28 October 2010

That Which I Hope Never Comes True

"Aphasia is the inability to use or understand language (spoken or written) because of a brain lesion."

I took that quote from the delightful word blog, Words, Words, Words (and Phrases), because it struck me deeply when I read.  Scriptor Senex (the blogger of aformentioned blog) has been providing wonderful nuggets of language for some time, and I get a kick out of the new (and sometimes not so new) words that he brings to our attention. Subfusc is a good recent example.  Go on, click through and read for yourself!

Sometimes, though, like the wreckage thrown up by the sea during a storm a word pops out and really grabs me in a visceral way. "Aphasia" is one of those words.  I read and re-read the sentence many times, and each time I had two reactions: 1) That really can't be, can it? and 2) That frightens the hell out of me!

The inability to use or understand language because of a brain lesion...or for that matter, ANY reason gives me a full-on case of the yammering fantods.  I know it can happen, I know I've heard the word used in context, but seeing it so succinct and stark on the page made me shiver.

It also made me give thanks that I can use and understand language.  I love language, words, phrases, even if my depth of knowledge is woefully incomplete and my mastery of technical issues is far from professional.  Language, language, language: the keys to understanding the world and making sense out of it.  I need language, crave it, fear it, and love it.

I wondered what I would do if I suddenly became aphasic.  How would I say what I want to say?  How would I empty my mind, so that I would not go mad?

My Big Bro was asked once, if he were to lose a sense, would he rather go blind or go deaf.  He said he would rather go blind, because he could not imagine a world in which he could not listen to music and hear things like birdcalls.  He said he could take not seeing, but to not hear music?  Too scary to contemplate.

I understand what he meant.  I feel the same way about words and language.  I hope I never experience the condition of aphasia...but at least I know there is a word for it.  That's something I'm likely to never forget!


  1. accckkk...when i was faced with literal blindness, I pondered that question too.....and was hard pressed to really say which I would REALLY prefer to lose, faced with the potential....but the idea of losing language...when it is so hard won...from the communicating of a need, to forming a sound, to making a word, and hten a word that makes sense, and then sentences, and grammar and punctuation...i sometimes will look at a sentence and just be amazed that i know what every thing means.....to lose that....i can't bear the idea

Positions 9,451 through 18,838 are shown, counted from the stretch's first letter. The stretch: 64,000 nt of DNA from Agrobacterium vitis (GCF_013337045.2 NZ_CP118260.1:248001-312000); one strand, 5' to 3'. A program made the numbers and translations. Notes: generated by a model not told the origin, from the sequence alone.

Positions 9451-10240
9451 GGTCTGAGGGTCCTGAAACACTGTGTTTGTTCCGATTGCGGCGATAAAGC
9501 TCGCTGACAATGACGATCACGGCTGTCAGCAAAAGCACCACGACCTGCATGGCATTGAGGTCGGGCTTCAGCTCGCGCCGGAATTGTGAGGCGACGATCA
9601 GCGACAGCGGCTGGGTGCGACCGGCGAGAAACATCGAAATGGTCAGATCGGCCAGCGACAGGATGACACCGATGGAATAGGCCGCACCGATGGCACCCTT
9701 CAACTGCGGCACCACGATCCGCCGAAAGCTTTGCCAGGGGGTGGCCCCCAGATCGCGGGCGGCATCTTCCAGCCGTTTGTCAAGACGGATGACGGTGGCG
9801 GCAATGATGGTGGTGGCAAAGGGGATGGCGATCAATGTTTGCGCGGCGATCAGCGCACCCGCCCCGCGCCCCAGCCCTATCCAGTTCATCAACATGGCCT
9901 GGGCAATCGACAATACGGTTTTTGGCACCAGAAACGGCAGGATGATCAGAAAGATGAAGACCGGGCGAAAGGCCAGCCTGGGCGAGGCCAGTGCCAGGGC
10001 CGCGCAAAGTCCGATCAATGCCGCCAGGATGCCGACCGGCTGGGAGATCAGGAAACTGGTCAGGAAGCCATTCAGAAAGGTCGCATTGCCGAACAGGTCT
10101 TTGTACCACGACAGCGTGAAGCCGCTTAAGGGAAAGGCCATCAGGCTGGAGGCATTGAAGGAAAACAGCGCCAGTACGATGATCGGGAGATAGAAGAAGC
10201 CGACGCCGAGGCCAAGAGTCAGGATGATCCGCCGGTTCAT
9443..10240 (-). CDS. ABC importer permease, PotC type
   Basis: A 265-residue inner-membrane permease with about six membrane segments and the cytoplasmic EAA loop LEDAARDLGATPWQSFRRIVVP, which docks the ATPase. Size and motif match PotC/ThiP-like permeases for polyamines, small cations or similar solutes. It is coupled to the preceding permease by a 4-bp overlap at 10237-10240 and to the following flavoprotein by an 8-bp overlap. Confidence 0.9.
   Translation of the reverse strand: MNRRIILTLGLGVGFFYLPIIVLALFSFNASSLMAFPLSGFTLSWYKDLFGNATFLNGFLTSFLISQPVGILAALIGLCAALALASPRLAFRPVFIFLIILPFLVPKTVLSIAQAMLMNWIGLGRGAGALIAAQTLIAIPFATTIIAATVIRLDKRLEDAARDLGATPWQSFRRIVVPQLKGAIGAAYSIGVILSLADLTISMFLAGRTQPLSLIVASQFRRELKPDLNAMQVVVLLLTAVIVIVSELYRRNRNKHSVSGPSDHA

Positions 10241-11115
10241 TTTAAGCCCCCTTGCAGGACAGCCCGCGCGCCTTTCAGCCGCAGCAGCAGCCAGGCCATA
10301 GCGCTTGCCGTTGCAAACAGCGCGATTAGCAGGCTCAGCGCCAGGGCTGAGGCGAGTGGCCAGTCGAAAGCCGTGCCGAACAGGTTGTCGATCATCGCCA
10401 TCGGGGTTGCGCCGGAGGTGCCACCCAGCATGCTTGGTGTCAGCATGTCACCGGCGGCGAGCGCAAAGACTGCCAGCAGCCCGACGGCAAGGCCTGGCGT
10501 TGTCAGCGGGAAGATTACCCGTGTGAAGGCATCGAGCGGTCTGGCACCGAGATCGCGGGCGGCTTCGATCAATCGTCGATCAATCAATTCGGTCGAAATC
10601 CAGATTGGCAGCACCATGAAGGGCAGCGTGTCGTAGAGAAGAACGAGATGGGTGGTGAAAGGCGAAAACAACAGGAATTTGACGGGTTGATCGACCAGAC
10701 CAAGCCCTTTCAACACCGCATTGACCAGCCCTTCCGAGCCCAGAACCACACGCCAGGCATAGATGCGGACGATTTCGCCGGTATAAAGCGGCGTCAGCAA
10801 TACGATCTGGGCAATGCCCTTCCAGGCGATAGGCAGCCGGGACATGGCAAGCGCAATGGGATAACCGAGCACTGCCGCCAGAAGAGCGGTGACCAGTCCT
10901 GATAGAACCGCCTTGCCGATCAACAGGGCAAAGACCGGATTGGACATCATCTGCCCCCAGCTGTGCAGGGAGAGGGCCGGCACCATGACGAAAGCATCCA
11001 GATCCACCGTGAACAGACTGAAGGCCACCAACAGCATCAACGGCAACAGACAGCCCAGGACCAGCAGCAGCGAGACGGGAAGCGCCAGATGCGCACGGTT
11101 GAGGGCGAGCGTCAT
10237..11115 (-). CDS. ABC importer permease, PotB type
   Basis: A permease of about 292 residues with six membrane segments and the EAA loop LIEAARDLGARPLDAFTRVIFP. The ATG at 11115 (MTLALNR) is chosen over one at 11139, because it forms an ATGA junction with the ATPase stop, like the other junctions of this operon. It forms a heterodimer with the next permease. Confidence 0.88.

2. First - I didn't know about that word. So thank you for re-directing me to said blog.

    Second - you can lose language? There's a thought that never occured to me. Ever. Losing language. S.C.A.R.Y. :-|

  3. I knew someone who had a stroke and suffered from aphasia ..
    It is as if you have suddenly landed on another planet and no one speaks your language.. horrid, nightmarish stuff.

  4. thanks for the link, sugar! i found this on the sidebar there and thought it was hilarious! “I am a Bear of Very Little Brain, and long words bother me.” - Winnie the Pooh i can't imagine not being able to use or hear words again. when the coconut krewe were young, we used to play the word a day game. at dinner, you have to bring your new word and use it in a sentence correctly. to this day, i still don't know how 8 year old super nana discovered the word postprandial! xoxox

  5. I used to play that "game"... try to decide which sense I could live without. I could never decide. A loss of even my sense of smell seemed almost too much to bear. But I also know, in my heart, I would continue and adapt regardless.

  6. What if you don't want to give up either? Can you substitute an appendage or an organ?

  7. Thanks, dude..like my worry bank isn't overdrawn already :)

  8. Yeah, my ex had a brain aneurysm when he was 17. It was a leak, not a rupture, so over the years it cauterized itself and has actually shrunk. He's doing well. However, when the leak occurred, he experienced many things, including aphasia. Fortunately it was temporary.

    A scary condition indeed.

  9. My mother is showing signs of dementia - she is young, only in her 60s (it's heartbreaking). An Alzheimer's-like dementia seems to run in my family. Scares the hell out of me.

    However, there are as many folks who have made it to elderly years w/ their brains sharp and intact. I intend to be that sort.


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